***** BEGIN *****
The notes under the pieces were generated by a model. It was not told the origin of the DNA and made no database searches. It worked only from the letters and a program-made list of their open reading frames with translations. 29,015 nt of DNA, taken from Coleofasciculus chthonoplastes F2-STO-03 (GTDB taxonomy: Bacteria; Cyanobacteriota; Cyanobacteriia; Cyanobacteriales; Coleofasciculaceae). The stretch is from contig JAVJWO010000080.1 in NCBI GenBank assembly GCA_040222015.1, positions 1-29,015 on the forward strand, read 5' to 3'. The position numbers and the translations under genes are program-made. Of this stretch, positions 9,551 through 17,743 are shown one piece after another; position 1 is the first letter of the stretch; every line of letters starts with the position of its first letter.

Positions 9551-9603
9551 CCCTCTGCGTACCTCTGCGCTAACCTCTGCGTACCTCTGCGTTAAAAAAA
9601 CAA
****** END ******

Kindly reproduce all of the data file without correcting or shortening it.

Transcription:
The notes under the pieces were generated by a model. It was not told the origin of the DNA and made no database searches. It worked only from the letters and a program-made list of their open reading frames with translations. 29,015 nt of DNA, taken from Coleofasciculus chthonoplastes F2-STO-03 (GTDB taxonomy: Bacteria; Cyanobacteriota; Cyanobacteriia; Cyanobacteriales; Coleofasciculaceae). The stretch is from contig JAVJWO010000080.1 in NCBI GenBank assembly GCA_040222015.1, positions 1-29,015 on the forward strand, read 5' to 3'. The position numbers and the translations under genes are program-made. Of this stretch, positions 9,551 through 17,743 are shown one piece after another; position 1 is the first letter of the stretch; every line of letters starts with the position of its first letter.

Positions 9551-9603
9551 CCCTCTGCGTACCTCTGCGCTAACCTCTGCGTACCTCTGCGTTAAAAAAA
9601 CAA